Elizabeth Holmes must report to prison on May 30

(CNN) Elizabeth Holmes must report to prison by May 30, a judge said Wednesday, after her last-minute bid to avoid starting her sentence was rejected by an appeals court a day earlier.

In a filing Wednesday, Judge Edward Davila, who presided over her trial, ordered Holmes to surrender to the Bureau of Prisons by May 30 to begin serving her 11-year sentence for defrauding investors while running the failed blood-testing startup Theranos . .

Holmes was previously ordered to begin his sentence on April 27. Days before she was to begin her prison term, however, Holmes filed a last-minute appeal with the Ninth Circuit Court of Appeals, seeking to remain free on bail as she fights to overturn her conviction.

In a Tuesday filing, the Ninth Circuit Court denied her request to remain free on bail pending her appeal. In a filing on Wednesday, lawyers for Holmes asked Davila to set a new surrender date of May 30, saying she needed to make preparations including medical and childcare arrangements before beginning her sentence. Davila later agreed to the new surrender date.

The district court previously recommended that she serve out her term at the Federal Prison Camp in Bryan, Texas.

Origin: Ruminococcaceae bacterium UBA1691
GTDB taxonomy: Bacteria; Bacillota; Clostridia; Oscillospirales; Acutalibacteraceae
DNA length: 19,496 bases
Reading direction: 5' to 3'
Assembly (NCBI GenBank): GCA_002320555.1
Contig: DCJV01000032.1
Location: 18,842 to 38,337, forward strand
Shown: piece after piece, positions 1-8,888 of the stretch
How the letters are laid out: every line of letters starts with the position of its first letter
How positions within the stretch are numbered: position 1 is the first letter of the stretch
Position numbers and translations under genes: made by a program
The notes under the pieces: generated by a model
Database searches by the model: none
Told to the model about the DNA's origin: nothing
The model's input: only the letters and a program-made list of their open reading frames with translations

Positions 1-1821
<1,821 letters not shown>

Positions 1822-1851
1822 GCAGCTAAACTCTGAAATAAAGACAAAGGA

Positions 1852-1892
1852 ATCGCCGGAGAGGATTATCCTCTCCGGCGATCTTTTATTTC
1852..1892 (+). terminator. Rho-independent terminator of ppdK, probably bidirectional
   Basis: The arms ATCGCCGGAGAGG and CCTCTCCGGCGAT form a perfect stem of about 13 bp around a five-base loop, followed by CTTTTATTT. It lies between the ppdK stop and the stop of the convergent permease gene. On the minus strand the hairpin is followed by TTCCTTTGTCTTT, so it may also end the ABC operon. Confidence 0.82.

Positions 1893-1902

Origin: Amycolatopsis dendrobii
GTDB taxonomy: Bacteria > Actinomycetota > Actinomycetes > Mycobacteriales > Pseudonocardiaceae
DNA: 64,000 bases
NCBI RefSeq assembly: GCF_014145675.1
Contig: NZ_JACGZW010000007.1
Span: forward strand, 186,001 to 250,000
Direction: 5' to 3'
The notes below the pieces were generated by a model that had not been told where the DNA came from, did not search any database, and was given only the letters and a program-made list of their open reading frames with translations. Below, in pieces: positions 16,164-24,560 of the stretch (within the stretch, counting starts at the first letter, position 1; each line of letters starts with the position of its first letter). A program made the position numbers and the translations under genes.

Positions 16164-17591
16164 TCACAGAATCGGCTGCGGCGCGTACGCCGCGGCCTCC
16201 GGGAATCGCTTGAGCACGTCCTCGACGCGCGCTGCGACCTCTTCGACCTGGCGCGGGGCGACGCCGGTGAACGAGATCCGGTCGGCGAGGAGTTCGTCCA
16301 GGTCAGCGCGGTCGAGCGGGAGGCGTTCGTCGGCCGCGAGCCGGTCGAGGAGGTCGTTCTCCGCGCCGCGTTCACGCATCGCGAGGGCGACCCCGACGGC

Separately on Tuesday, Davila ordered Holmes and her ex-boyfriend and former Therano COO Ramesh “Sunny” Balwani to pay restitution of about $452 million to the victims of their crimes. Holmes and Balwani “will be jointly and severally liable for this sum,” Davila wrote in the filing, meaning each could be individually liable for the entire amount.

Balwani was indicted along with Holmes and convicted of fraud in a separate trial. He reported to prison last month to begin serving his nearly 13-year sentence, after losing a last-minute appeal similar to Holmes’.

Holmes dropped out of Stanford at age 19 to focus full-time on Theranos, the health-tech startup that claimed to have invented technology that could accurately test for a variety of conditions with just a few drops of blood. Theranos raised $945 million from an impressive list of investors and was valued at around $9 billion at its peak — making Holmes a paper billionaire.

The company began unraveling after a 2015 Wall Street Journal investigation reported that Theranos had only ever performed about a dozen of the hundreds of tests it offered using its proprietary technology, and even those with questionable accuracy. It also emerged that Theranos relied on third-party manufactured devices from traditional blood testing companies rather than its own technology.

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